With the largest veteran population of any community college or university in California, Palomar furthers a tradition of serving the military that goes back to the college’s founding in 1946.
SAN MARCOS — On a picture-perfect afternoon, students gathered on balconies and on the edges of the quad as the bell in the clock tower tolled 58 times—once for every Palomar College student killed in action.
It was the most poignant moment in an hour-long ceremony to honor Palomar’s veterans on Thursday, Nov. 9.
On a campus with thousands of active duty service members, veterans and military dependents, Veterans Day arrives each year with fresh reminders of how deeply the culture of Palomar College is indebted to those who have served.
“I want us to always keep our veterans and their families at the heart of all we do, because it is they who make these educational opportunities possible for all of us,” said Superintendent/President Dr. Joi Blake. “They have made the ultimate sacrifice and commitment so we can enjoy our freedoms.”
Emceed by Veterans Services Supervisor Jessica Horn, the ceremony featured music, the Pledge of Allegiance led by World War II Coast Guard veteran Doris Moore, and a keynote speech by Palomar alumnus and 10-year Marine Corps veteran Karl Borrero.
“One of my favorite parts of serving in the military was that ethnicity, or even skin color, did not matter,” recalled Borrero, whose parents are from Venezuela. “We were all equal. I learned that, in the heat of battle, it’s not about you, but the person to the left and the right of you.
“I stand here today and can proudly tell you that, just last year, I earned an associate’s degree from Palomar College, and God willing, I will be graduating next spring with a bachelor’s degree in history from Cal State San Marcos. My goal is to one day teach here at Palomar,” he said, adding with a grin: “So hopefully the history department has room for me.”
Horn said there are 1,200 veterans and military dependents enrolled and using their V.A. benefits at Palomar this semester. “The last time we (surveyed), there was a total of 5,500 active duty, veterans and dependents,” she added.
“The culture of Palomar College started with veterans,” Horn said. “Our very first student was a World War II veteran, and we still have the largest veteran population of any community college or university in the state of California.”
Horn, a veteran of the Marine Corps, recalled arriving at Palomar on the heels of her final tour of duty: “Two weeks after my last deployment, I transitioned out of the Marine Corps and came to Palomar,” Horn said. “There was this culture shock—I was in Iraq, and then two weeks later I was on a college campus.”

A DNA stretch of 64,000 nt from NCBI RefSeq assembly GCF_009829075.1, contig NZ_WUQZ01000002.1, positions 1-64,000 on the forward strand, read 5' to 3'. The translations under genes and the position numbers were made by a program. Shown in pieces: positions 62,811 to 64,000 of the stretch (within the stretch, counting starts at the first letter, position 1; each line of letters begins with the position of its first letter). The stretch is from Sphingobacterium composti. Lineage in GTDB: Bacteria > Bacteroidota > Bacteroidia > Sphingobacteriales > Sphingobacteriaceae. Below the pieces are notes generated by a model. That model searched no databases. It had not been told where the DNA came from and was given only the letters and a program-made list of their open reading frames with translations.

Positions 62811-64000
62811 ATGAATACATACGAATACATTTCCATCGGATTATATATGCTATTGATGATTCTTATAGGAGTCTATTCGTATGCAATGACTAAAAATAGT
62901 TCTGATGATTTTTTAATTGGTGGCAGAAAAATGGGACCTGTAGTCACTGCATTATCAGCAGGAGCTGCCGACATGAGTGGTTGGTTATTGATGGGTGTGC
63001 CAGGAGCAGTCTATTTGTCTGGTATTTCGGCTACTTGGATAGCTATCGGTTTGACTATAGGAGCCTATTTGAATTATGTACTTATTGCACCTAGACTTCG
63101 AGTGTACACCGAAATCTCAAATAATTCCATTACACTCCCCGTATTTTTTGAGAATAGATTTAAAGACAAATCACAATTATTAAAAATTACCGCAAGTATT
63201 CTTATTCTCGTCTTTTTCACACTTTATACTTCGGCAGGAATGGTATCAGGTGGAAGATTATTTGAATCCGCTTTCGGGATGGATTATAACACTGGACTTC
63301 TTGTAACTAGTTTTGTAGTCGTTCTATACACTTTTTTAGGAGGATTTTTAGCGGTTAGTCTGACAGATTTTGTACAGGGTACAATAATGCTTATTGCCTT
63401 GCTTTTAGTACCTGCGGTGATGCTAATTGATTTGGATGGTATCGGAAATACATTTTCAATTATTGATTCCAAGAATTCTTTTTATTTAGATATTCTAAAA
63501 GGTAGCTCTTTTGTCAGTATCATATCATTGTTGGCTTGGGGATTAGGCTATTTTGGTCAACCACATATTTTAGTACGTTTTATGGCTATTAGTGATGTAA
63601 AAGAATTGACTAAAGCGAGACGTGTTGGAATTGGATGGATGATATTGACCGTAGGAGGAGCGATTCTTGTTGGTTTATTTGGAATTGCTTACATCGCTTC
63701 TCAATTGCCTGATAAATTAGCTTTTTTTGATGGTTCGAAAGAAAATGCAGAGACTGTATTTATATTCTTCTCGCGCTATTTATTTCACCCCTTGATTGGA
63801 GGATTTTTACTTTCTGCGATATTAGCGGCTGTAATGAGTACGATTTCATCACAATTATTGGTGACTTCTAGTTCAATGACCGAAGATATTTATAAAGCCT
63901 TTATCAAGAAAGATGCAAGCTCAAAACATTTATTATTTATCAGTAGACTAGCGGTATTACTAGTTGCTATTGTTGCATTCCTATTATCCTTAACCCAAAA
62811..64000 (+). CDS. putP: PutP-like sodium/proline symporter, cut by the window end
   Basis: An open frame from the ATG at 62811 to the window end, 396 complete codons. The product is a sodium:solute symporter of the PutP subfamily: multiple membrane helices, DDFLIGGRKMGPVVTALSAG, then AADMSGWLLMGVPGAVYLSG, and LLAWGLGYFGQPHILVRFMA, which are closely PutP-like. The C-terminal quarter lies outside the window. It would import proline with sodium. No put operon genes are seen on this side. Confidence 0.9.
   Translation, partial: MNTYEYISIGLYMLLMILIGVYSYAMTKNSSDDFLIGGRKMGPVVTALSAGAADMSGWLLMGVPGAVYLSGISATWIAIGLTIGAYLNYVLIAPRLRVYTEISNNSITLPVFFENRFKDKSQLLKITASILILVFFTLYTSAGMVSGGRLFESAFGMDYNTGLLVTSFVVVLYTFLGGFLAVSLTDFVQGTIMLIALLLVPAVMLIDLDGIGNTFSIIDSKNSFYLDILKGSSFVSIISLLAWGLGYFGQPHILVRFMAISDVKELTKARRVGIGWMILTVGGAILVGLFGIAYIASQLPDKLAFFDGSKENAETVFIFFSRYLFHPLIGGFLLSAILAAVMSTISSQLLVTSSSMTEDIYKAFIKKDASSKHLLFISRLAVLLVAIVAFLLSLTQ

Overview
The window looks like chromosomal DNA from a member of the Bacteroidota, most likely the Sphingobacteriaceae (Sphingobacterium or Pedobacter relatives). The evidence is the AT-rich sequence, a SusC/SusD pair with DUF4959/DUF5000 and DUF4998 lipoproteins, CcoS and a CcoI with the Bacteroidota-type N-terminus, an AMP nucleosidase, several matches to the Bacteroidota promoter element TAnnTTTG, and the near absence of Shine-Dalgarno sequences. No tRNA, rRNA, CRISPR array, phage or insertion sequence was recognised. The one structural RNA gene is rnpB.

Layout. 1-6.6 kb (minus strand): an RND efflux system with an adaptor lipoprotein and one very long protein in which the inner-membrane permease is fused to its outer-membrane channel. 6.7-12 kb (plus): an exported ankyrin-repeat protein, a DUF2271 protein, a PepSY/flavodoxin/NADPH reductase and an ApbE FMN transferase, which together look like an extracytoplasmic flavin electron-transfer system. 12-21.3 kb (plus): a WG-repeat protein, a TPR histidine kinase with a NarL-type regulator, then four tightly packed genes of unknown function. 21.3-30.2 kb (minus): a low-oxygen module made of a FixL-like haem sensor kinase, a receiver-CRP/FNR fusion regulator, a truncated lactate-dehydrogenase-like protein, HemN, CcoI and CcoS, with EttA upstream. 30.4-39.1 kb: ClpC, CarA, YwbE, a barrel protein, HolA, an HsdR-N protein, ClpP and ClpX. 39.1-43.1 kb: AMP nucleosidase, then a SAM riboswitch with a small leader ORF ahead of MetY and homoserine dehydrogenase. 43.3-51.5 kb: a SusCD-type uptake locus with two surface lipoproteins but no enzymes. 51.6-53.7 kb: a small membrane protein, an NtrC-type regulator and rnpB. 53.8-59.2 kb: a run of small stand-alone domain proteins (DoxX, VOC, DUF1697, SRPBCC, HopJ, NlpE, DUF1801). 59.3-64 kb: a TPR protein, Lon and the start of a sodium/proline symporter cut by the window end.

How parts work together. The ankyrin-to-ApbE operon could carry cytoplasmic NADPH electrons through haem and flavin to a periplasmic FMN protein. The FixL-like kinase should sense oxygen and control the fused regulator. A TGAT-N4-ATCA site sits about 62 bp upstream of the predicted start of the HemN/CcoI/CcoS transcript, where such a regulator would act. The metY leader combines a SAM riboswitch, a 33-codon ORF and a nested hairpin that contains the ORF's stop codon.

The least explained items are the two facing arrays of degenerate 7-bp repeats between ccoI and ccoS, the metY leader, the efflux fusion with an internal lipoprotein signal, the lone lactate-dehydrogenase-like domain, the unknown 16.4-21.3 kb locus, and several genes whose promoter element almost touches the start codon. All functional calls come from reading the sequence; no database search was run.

Lejearl Young, who served four years in the Marines before joining the Veterans Services team at Palomar this summer, sang the National Anthem during Thursday’s ceremony.
Afterward, Young pointed out that veterans bring with them a diversity of opinions and perspectives: “A lot of the veterans aren’t from here. I’m from Mississippi,” he said. “So I think veterans add to the learning experience.”
He said he also appreciates the fact that the college has staffed its Veterans Services team with former military personnel.
“Having veterans serve veterans is so important,” said Young. “We speak our own language, as veterans, and we can relate to each other in a special kind of way.”
Horn, who served in the Marine Corps from 2005-09, said that she and her staff understand what veterans need when they arrive fresh out of the service.
“When you’re in the military, it’s like you have this home—you’re part of a team,” she said. “And when you get out of the military, there’s a sense of losing that. But at Palomar, we still have it. It’s like that home away from home outside the military. It’s because there is so much support, and we’re all about them.”
This year’s Student Veteran of the Year was also announced on Thursday: retired Navy Corpsman Alan Badel. Badel is studying public safety at Palomar and recently won a $1,000 scholarship from Phi Theta Kappa and the International Public Safety Leadership and Ethics Institute (IPSLEI).
Wrapping up the ceremony, Borrero ended his speech by quoting from Ronald Reagan’s 1981 Inaugural Address: “Freedom and the dignity of the individual have been more available and assured here than in any other place on Earth. The price for this freedom at times has been high, but we have never been unwilling to pay that price.”